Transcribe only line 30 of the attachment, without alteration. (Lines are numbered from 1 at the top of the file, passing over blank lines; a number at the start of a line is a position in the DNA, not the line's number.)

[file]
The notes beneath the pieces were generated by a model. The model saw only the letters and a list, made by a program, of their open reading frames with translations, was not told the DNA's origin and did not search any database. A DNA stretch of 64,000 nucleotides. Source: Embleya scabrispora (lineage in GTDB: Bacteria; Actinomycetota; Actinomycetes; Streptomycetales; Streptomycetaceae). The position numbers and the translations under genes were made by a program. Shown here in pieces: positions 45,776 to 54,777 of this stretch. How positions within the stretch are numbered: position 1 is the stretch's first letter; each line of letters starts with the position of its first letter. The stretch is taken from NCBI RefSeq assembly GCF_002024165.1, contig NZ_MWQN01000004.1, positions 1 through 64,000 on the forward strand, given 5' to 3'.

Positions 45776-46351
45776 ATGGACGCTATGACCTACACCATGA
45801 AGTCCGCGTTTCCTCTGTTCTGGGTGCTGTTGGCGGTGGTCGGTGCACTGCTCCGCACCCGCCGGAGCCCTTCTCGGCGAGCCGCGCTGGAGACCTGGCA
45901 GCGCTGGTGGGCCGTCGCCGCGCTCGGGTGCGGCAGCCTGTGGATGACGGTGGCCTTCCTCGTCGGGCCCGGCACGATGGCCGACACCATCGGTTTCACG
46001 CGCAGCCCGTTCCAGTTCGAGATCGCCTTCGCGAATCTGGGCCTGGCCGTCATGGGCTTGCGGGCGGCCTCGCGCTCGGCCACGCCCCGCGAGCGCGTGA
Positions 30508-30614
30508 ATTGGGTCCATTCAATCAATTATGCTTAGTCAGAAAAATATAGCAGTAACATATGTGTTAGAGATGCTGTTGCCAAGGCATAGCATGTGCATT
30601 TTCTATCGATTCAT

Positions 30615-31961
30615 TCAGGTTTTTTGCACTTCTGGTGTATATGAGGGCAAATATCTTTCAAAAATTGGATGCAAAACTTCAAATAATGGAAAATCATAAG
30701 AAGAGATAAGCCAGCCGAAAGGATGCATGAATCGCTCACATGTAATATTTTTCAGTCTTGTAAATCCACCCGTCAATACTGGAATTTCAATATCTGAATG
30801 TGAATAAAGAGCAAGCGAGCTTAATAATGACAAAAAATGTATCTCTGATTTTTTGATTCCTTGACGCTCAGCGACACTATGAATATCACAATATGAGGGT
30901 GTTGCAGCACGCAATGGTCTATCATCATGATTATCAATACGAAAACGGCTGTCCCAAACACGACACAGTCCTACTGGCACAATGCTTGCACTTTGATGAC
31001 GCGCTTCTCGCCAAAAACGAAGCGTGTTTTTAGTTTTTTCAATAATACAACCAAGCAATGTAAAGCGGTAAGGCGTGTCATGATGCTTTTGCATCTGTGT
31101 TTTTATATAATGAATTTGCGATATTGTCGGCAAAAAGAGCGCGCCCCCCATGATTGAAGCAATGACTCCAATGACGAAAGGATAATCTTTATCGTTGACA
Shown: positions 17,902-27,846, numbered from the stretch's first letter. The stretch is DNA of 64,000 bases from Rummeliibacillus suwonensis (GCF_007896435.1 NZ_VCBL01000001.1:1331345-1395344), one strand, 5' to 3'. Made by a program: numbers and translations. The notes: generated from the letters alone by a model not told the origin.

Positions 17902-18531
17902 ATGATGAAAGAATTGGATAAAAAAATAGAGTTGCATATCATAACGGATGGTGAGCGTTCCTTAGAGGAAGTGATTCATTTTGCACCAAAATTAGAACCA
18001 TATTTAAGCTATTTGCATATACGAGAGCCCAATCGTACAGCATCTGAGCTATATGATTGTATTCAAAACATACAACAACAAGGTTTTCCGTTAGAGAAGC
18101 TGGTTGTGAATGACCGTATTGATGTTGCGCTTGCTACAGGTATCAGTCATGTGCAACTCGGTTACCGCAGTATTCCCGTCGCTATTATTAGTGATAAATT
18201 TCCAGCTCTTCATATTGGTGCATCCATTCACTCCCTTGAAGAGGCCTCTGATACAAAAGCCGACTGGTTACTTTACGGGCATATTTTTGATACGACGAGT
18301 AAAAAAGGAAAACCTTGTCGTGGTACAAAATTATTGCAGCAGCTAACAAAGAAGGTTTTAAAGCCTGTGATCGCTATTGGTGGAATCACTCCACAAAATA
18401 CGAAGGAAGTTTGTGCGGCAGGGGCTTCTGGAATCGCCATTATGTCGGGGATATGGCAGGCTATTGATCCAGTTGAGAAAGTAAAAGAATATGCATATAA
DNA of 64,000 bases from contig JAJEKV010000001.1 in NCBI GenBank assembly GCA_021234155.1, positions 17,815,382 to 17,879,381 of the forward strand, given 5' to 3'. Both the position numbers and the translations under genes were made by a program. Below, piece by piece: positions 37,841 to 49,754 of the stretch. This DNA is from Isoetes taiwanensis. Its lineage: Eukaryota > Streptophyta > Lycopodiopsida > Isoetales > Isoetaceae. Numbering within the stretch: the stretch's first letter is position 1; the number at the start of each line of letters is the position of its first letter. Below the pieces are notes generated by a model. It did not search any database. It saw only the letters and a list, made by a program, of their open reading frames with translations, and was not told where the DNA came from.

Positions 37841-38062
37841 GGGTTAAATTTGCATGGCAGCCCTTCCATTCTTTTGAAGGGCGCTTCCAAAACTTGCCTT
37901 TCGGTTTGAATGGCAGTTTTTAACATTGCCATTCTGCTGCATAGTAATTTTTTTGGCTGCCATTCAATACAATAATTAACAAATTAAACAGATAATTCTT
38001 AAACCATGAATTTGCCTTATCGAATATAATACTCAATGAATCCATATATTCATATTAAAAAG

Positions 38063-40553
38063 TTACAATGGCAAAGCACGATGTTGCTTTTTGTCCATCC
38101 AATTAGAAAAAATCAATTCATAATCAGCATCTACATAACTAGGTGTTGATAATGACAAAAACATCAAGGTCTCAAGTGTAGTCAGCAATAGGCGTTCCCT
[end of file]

Positions 38063-40553